Category Archives: Condiments

Pine Nut Crumb

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After being the lucky recipient of 35 grams of maltodextrin at one of Dani’s cooking classes this week, I couldn’t wait to try to make the Pine Nut Crumb.  I tasted it at the cooking class and it was lovely – it sort of reminded me of malted milk milkshakes and maltesers all rolled into one…yum!  Maltodextrin is made from tapioca and is incredibly light – so you need a lot to register on the thermomix scales.  It’s also very expensive – a kilogram will set you back about $100 and take up a lot of space in your cupboard, so it’s a good thing to go halves or quarters in with a foodie friend. If I hadn’t had mine measured out so nicely, I think I’d be very careful with scooping out the maltodextrin straight into the thermomix bowl – perhaps put a small bowl inside the TM bowl, zero the scale and measure from there.  I have found that my scales can be a little fussy sometimes, and if you add things slowly sometimes it doesn’t work as well as it could.  I probably should just give the bench a good clean!

The recipe is from Tomislav Martinovic, and he uses the pine nut crumb can be used on both sweet and savoury dishes – if you’re using it on hot foods, spoon it beside it rather than on top of it, so it doesn’t melt until you eat it.  I’ve made this batch because I’ve got an itch to scratch, and it keeps well in an airtight container.

This was the first time I christened my candy thermometer too.  Not sure it works all that well, so I might be back to the shop with it.  It wasn’t that accurate, and so I did the ice water test – and sure enough, the caramel was ready to add the pine nuts to.  So I guess the lesson is, trust your instincts!  If I’d have waited for the thermometer to reach 160 degrees I’d have ended up with a burnt mess – and had to clean up a horrifically messy saucepan into the bargain.

In total, the pine nuts, sugar, glucose, cream and butter have made about 560 grams of caramel.  You only need about a quarter of this for the crumb, and you can enjoy the rest with a cup of tea, on ice cream, or hide it in the back of the cupboard and forget to tell the rest of the family about it!  I think that’s my preferred option – it’s lovely!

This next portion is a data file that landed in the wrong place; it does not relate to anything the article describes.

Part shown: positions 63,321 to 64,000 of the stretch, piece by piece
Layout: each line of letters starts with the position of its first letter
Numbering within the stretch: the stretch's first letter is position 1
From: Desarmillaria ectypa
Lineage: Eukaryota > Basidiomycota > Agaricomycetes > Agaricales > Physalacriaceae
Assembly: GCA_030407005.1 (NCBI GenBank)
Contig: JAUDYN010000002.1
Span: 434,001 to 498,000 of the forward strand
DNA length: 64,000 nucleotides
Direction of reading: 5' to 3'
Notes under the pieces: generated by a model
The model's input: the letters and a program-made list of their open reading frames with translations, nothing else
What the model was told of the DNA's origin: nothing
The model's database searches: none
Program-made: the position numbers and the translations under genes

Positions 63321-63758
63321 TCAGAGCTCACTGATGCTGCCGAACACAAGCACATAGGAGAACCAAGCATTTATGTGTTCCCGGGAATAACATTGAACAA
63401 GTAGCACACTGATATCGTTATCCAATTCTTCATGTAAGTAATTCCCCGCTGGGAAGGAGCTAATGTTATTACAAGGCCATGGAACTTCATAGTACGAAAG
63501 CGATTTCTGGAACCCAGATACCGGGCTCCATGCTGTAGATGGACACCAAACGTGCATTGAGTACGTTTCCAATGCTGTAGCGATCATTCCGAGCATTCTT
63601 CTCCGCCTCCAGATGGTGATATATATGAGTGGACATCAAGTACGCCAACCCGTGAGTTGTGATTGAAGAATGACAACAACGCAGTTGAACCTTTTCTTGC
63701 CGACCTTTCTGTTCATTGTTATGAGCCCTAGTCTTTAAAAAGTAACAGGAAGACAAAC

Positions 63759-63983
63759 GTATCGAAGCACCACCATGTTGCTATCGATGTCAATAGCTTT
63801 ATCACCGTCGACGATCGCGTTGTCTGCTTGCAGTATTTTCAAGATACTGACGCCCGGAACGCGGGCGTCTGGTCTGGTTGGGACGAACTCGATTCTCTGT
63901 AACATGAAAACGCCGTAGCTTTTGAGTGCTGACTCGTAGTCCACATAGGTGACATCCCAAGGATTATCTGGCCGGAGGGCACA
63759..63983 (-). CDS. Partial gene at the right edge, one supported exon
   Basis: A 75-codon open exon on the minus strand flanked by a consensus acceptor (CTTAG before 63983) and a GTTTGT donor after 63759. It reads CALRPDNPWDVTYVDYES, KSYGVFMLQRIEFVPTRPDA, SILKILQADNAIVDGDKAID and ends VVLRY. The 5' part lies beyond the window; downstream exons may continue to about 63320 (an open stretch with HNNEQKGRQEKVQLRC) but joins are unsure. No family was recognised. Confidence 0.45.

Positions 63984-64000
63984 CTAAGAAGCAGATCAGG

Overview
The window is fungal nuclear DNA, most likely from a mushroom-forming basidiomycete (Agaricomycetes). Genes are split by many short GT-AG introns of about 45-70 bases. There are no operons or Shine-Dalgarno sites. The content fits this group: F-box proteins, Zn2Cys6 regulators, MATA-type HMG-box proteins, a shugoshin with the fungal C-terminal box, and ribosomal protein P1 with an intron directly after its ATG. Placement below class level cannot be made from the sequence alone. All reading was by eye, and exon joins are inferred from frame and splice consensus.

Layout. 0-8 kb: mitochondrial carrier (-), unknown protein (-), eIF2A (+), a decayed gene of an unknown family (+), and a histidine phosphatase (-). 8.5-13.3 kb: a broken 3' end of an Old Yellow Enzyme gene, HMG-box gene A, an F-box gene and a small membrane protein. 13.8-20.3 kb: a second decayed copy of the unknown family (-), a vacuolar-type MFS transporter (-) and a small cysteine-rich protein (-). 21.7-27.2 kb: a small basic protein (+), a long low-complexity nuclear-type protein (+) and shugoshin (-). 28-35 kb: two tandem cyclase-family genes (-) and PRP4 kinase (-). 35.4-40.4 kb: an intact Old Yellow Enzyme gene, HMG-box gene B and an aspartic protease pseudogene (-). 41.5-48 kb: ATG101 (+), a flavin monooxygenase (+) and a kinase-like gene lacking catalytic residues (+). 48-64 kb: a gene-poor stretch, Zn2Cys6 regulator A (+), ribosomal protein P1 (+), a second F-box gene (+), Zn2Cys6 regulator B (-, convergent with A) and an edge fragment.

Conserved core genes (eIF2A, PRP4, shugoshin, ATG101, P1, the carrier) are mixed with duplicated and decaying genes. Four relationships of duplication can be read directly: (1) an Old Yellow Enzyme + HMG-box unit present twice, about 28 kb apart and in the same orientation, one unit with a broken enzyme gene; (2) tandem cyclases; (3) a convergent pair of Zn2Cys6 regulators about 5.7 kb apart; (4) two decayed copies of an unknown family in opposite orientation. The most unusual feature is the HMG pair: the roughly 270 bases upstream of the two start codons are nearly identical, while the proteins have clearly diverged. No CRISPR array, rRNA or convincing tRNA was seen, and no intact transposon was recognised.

I used a lamington tray lined with silicon paper to pour the caramel out onto.  There was plenty of room.  I had to smooth it out a little, but it doesn’t really matter what it looks like I guess.  To break it up, I dropped it on the granite bench from a little height to get a few large chunks, then took to it with a rolling pin – a few short sharp whacks is all it needs.

You can experiment with other kinds of nuts with this recipe, hazelnuts, brazil nuts, macadamia nuts perhaps.  The limit is only your imagination.

I’ll be using this over the coming weeks on all manner of things, so I’ll keep you updated with what I’ve used it with.

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Posted by on June 2, 2012 in Condiments, Sweet Things


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Parsley Oil (part of the recipe for Tarragon Spaghetti with Broccoli Pesto and Parsley Oil)

So, this is a bit of a white elephant – the only reason I made it the other day was that Dani had mentioned that the Pea Soup was nice with the parsley oil!  I had a little extra time up my sleeve today, and as it only takes 15 minutes (plus draining time) I was able to do it.  It has the most beautiful parsley flavour – it really is like eating parsley!

It’s a piece of cake really – some neutral oil and some fresh parsley.  I used Italian parsley, but I’m sure other parsley would work just as well.  Chuck it in the thermomix and blend away – be warned though, this is a bit of a noisy recipe, which surprised me!  It’s just that the thermomix is on a high speed for quite a long time – so if you’re anything like me – put in your iPod or leave the room! I actually turned the speed down for a while when it was really doing my head in – but I am a wimp!

Don’t be alarmed if the temperature goes up past the temperature you’re cooking the oil at – mine certainly did and it didn’t have any adverse consequences.  There will also be vapour coming up from the lid – so don’t worry.

The result after 15 minutes is the most beautiful deep green oil, which you then filter.  I didn’t have any muslin or coffee filters, so I used a clean chux wipe, which worked – but only just.  I’ve ended up buying coffee filters today and have filtered it again so it’s very, very clear and with no sediment at the bottom.

A word of warning to the eager beavers though – don’t put your oil into a jar or bottle that is not absolutely, positively dry – otherwise you’ll end up with water at the bottom of your oil, which not only doesn’t look great – but would probably shorten the shelf life of the oil. Another little word of caution – the oil can stain your hands if you don’t wash it off quickly – so watch out for pale coloured bench tops!!

This oil would also make a lovely gift for a culinary friend – so once the parsley I am growing in the garden is in profuse supply, I’ll make this again.


Posted by on May 18, 2012 in Condiments


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